There is no cost to participate. You'll receive a thorough assessment of memory and thinking each year.

For more information contact:
Terri Hosto
Washington University School of Medicine
4488 Forest Park Ave., Suite 101
Phone: 314.286.2683

Adult Children Study
What is the Memory & Aging Project Adult Children Study?

The Adult Children Study is a research study that is enrolling volunteers from the community, between the ages of 45-74 to help detect the earliest signs or markers of dementing illnesses, such as Alzheimer’s disease.

How will this study help Alzheimer’s disease research?

Research suggests there may be changes occurring in the brain long before the appearance of dementia. Should truly effective treatments for dementing illnesses become available, their biggest effect may be in preventing the occurrence of dementia. However, we need tools to identify asymptomatic individuals at high risk for the disease to allow potential treatments to have maximum benefit. To work towards this goal, we are asking you to consider volunteering for this research study.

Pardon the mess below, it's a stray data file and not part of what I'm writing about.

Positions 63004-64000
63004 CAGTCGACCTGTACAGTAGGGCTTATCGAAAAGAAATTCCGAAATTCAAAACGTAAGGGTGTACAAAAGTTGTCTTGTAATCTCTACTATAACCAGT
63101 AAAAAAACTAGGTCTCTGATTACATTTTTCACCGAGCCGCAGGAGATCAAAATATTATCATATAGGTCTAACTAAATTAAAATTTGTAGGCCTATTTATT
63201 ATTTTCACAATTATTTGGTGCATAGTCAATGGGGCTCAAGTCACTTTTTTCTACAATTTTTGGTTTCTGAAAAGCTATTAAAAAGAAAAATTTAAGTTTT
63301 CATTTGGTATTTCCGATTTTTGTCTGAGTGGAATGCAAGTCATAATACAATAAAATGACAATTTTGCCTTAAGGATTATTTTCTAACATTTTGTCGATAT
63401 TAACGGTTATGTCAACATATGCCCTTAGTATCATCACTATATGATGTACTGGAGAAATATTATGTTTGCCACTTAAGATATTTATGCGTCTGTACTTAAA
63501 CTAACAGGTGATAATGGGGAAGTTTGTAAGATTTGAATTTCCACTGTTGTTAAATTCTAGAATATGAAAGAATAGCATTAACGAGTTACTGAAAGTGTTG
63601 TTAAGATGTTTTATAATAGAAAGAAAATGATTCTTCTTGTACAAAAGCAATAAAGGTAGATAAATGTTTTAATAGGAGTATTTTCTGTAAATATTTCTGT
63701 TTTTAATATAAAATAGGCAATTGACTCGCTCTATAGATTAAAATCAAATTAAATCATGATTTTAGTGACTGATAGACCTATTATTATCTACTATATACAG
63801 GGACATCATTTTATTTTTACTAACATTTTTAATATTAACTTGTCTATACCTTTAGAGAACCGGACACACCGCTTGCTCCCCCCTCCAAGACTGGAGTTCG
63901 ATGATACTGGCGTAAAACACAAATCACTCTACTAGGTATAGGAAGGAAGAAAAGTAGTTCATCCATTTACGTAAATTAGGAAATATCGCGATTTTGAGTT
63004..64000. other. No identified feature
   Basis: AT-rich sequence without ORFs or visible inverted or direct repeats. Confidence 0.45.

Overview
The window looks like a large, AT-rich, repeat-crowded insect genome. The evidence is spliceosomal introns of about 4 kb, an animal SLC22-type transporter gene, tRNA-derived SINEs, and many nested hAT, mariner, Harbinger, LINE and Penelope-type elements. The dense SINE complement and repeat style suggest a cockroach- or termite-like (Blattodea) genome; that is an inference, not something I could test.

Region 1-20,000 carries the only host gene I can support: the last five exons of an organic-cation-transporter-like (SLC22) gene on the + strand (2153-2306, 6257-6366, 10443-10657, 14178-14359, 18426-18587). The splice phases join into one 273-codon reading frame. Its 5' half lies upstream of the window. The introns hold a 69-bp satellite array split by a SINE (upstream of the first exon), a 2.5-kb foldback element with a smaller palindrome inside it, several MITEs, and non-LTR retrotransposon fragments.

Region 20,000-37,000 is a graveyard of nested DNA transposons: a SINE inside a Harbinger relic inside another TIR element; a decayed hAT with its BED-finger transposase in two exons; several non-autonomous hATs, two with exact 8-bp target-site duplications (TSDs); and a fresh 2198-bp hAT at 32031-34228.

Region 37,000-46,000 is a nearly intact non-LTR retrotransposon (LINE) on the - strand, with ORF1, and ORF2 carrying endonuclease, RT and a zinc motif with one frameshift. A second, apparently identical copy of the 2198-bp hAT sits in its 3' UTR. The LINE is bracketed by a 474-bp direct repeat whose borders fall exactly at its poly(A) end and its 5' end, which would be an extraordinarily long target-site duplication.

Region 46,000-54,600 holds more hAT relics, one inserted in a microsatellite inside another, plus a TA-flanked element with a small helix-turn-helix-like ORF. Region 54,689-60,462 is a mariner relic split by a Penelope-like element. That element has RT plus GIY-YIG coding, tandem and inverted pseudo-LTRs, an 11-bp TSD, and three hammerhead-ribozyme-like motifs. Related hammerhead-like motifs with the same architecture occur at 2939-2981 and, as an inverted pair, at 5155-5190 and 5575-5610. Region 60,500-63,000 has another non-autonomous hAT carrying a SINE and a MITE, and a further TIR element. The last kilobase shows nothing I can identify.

What criteria must a volunteer meet to be considered for this study?

Volunteers must:

be 65-74 and the biological child of at least one parent who developed dementia before the age of 80 (verified by review of parent’s medical records)

be 45-74 and the biological child of both parents who never developed dementia (or signs of memory loss) and both lived to age 70 or beyond

be in general good health
have someone who knows you well and is willing to come with you and serve as your collateral source (answer questions about you)
be willing to commit to ongoing participation
What are volunteers asked to do for this study?

Participation involves:

Clinical Assessment
This is a thorough research examination of memory and physical health and requires another person who knows you well (such as a family member or close friend) to accompany you in order to answer some questions about you. You will receive feedback at the end of this session. This visit takes approximately 2 ½ hours to complete.